Our grape vine has been producing more grapes than ever before which is amazing considering we are in a drought. Because of this I needed to do something with all of those grapes. I decided that I would make grape jelly with them.
I have made blackberry jelly lots of times so I figured it would be a similar process. I usually use Sure Jell with good results. I thought I had some with my canning supplies, but I was wrong. I didn’t want to drag 5 kids to the store just to get one thing so I improvised and made it the old fashioned way, without any pectin.
You know what? It wasn’t as hard as I thought it might be. When I was finished with the grape jelly I made two batches of blackberry jelly the same way.
I canned a total of 15 jars of jelly today and now I am feeling a little jellied out. When my husband called to tell me he was on his way home from work this afternoon I was on the last batch. I decided to answer the phone by saying, “Jackie’s Jellies”. He thought that was cute.
I was asked a question as to whether this jelly is thick or not. So, I thought I would share a picture of how it looks out of the jar.
It’s definitely thick and very tasty, too.
If you are interested in knowing how I made the grape jelly, and blackberry jelly too for that matter, here is a little photo recap of the process. Any of you jelly making experts out there feel free to chime in and let me know if I didn’t explain anything properly.
Look at how pretty those grapes are! First, I washed the grapes and then put them in a pan. Then I added about 1 cup of water to the pan. I didn’t measure how many grapes I had to get a perfect water to grape ratio. I was winging it.
The next thing I did was bring the grapes to a boil and crush/mash them while they were cooking. I boiled them for about 5 minutes.
And no, none of us did any grape stomping. Not that my kids wouldn’t have wanted to, I just wasn’t feeling it today.
This is the point where I did a little improvising. Owning a jelly strainer would have been helpful. Also, replenishing my supply of cheesecloth would have been equally helpful. However, I decided to use a clean T-shirt (Rinsed to make sure there was no soap build-up.) and a colander.
You are supposed to let the grapes strain overnight and not squeeze the bag. Confession: I did not let the grapes strain overnight and I did squeeze the bag. I think the jelly turned out fine in spite of my impatience.
I ended up with 4 cups of grape juice when all was said and done. That apparently was just the amount I needed.
I poured the juice into a pan and added 3 cups of sugar (I used evaporated cane juice.). I stirred it well and then turned the heat to high.
Here is where a candy thermometer is very helpful because I couldn’t figure out if the juice was at the jelling point by using the spoon test. So, I boiled the grape juice until my thermometer read 220 degrees Fahrenheit and it was just right.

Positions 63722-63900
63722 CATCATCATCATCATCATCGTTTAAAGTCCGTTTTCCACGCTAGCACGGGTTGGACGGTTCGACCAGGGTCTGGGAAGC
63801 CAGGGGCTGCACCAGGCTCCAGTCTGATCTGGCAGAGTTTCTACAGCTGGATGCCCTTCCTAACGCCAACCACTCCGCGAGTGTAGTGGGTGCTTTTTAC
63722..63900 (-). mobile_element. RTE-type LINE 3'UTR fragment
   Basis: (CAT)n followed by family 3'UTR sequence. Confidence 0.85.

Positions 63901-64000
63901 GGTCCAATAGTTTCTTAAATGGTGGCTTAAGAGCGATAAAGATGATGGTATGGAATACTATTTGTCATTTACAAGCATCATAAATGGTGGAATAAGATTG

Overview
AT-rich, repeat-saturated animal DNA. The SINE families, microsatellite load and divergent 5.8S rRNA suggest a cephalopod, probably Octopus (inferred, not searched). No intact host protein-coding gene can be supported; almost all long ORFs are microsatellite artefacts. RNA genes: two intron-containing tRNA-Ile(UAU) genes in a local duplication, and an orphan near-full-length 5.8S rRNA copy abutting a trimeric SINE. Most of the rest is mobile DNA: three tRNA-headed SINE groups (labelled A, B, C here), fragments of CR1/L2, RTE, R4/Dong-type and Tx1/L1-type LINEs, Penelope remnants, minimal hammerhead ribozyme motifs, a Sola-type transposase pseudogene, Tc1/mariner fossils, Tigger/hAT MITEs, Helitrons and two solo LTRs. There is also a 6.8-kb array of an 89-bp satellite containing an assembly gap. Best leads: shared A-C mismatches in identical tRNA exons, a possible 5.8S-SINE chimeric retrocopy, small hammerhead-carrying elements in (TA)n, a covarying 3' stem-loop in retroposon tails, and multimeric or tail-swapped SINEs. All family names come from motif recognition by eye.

I would like to note that it took approximately 40-45 minutes from the time I turned the burner on until the jelly was ready. I stirred the jelly fairly frequently but not constantly. My pan is a heavy bottom stainless steel pan and is great for jobs like this.
While I was boiling the juice and sugar mixture, I was also heating a large pan with jelly jars and lids. I didn’t boil the water but simmered it.
I had also filled my water bath canner with water and had it heating up as well.
Now, back to that jelly. When the juice had reached 220 degrees Fahrenheit it was ready to ladle into the jars. I removed one jar at a time from the hot water and let it dry for just a second on a towel. Then I filled each jar to within 1/2-1/4 inch from the top.
I highly recommend a canning funnel for filling the jars.
Finally, I wiped the top of each jar with a damp cloth to remove any jelly from the rim. Then I put a hot lid on top of each jar and tightened a canning ring on top. Be careful not to over-tighten the rings. Stop when you feel resistance.
After lowering the rack into the water I put the lid on and waited for the water to come to a rolling boil. When it was boiling well I set a timer for 5 minutes.
When the 5 minutes were up I removed the jars from the canner and set them on a towel to cool. As they were cooling I heard the lovely pinging sound that jars make when they are sealed. Music to my ears.
To make the blackberry jelly I used the same process except for the fact that I used 5 cups of juice and 6 cups of sugar.
Just for fun, what is your favorite kind of jelly?
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